To better investigate potential employment-based visa abuse, the U.S. Justice and State departments agreed Wednesday to share pertinent information with each other.
According to Reuters, “Under the memorandum of understanding, the Justice Department’s Civil Rights Division and State Department’s Bureau of Consular Affairs will agree to share information about companies that could be discriminating against American workers or lying on employment-based visa applications.”
H visa abuse is facing the most scrutiny
The H-1B, a visa designated for high-skilled individuals in specialty occupations including especially hard-to-fill science, technology, engineering and mathematics (STEM) roles, carries the biggest target of the investigations.
Additional H visas being evaluated include H-2A and H-2Bs. These visas are intended for the temporary hiring of seasonal agricultural and non-agricultural workers, respectively.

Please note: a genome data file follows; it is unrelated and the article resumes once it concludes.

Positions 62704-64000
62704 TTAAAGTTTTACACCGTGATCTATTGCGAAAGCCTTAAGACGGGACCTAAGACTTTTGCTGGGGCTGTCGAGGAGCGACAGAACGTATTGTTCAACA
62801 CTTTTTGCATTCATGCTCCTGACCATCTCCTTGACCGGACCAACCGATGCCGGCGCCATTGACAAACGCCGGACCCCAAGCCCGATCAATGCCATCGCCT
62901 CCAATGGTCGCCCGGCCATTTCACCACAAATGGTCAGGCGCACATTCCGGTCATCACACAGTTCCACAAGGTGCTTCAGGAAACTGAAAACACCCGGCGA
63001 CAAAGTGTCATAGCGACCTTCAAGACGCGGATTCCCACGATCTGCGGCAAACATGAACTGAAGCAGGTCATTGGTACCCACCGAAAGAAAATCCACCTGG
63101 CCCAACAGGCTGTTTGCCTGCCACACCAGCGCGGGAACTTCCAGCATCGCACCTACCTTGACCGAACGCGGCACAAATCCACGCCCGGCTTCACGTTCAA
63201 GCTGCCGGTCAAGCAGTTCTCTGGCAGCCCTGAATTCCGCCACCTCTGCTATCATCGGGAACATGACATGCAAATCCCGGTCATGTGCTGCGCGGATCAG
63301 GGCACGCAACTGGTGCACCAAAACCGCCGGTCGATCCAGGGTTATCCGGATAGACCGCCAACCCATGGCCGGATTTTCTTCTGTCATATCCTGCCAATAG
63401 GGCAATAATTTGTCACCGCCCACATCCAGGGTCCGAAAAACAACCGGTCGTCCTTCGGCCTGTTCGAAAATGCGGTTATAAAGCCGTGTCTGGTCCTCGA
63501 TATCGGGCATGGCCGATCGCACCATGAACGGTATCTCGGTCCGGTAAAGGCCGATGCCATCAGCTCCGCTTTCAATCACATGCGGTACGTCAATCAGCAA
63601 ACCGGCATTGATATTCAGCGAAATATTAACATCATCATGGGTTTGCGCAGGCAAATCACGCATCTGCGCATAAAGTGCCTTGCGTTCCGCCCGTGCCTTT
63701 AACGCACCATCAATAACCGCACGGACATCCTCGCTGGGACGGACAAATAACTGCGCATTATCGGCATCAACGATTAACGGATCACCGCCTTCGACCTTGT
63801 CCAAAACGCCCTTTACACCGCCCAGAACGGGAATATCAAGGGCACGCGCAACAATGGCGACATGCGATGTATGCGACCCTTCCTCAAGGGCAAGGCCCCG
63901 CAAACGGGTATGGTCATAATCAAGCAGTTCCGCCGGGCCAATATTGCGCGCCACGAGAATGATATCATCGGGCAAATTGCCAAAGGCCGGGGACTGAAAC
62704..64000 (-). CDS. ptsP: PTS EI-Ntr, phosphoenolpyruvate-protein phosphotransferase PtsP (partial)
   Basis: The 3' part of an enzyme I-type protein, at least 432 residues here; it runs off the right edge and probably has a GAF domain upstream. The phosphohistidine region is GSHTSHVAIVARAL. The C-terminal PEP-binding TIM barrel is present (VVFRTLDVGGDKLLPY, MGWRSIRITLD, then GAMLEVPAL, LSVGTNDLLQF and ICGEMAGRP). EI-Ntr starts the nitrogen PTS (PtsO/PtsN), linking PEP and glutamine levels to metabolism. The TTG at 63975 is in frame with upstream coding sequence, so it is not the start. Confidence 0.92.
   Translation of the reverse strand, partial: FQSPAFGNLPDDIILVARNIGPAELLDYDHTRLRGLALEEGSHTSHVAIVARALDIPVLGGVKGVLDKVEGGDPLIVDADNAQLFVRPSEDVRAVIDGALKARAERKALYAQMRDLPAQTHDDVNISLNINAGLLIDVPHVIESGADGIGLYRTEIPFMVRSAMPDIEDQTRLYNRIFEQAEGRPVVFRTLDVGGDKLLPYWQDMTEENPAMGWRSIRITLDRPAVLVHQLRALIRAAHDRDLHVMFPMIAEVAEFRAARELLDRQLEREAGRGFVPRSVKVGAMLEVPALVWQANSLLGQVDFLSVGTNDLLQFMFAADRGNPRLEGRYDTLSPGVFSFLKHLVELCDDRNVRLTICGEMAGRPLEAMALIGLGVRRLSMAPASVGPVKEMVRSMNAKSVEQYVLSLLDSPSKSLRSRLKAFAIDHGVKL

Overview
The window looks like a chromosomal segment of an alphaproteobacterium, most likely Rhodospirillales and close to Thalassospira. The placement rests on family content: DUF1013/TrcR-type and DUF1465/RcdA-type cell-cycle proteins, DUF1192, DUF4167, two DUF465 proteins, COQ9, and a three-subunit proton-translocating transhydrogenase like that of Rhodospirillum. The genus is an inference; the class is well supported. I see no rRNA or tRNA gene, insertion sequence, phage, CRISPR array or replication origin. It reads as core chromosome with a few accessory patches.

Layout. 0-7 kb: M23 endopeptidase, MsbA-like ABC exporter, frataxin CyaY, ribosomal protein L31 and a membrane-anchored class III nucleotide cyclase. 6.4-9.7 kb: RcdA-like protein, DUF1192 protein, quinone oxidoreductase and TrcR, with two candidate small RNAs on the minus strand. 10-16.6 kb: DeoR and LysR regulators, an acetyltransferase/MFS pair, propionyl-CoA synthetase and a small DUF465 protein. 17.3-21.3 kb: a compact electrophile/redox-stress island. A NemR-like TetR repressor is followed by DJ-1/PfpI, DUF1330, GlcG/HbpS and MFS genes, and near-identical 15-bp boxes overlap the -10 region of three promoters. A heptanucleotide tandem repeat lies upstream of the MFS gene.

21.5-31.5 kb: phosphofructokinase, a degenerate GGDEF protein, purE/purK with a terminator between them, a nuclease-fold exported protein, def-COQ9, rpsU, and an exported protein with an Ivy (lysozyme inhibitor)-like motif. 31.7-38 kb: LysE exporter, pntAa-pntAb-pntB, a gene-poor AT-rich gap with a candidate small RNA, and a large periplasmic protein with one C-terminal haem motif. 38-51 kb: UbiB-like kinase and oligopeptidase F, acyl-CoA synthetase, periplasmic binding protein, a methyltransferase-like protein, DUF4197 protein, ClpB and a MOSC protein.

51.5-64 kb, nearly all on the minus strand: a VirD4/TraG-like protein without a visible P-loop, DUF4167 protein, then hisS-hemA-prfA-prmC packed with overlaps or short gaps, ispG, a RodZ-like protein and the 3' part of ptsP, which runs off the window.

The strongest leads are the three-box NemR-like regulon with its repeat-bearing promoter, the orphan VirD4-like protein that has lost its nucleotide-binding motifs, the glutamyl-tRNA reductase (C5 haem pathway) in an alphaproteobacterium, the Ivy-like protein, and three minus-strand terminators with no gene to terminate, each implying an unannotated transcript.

In July, Trump officials increased the number of H-2B visas by 15,000. Before sponsoring employees for H-2Bs, however, businesses are required to retain documents proving their company would suffer “irreparable harm” including an inability to meet contractual obligations or evidence of severe financial loss.
Potential visa abuse dates back
By law, companies must also attempt hiring Americans to fill open roles before sponsoring foreign nationals for visas to fill those openings. In sponsoring those visas, companies must file Labor Condition Applications with the Department of Labor; however, CBS’s 60 Minutes aired an episode dating back to 1993 alleging that “the Labor Department merely checked that the forms were completed,” rather than verifying the information provided was accurate.
According to the previously mentioned Reuters report, though, the Labor Department announced earlier this year that it also “planned to step up efforts to root out fraud and make more criminal referrals, after President Donald Trump signed an executive order in April calling for a review as part of his ‘America First’ pledge.”
It’s more important than ever that companies follow the appropriate steps to ensure immigration compliance and prevent visa abuse or fraud.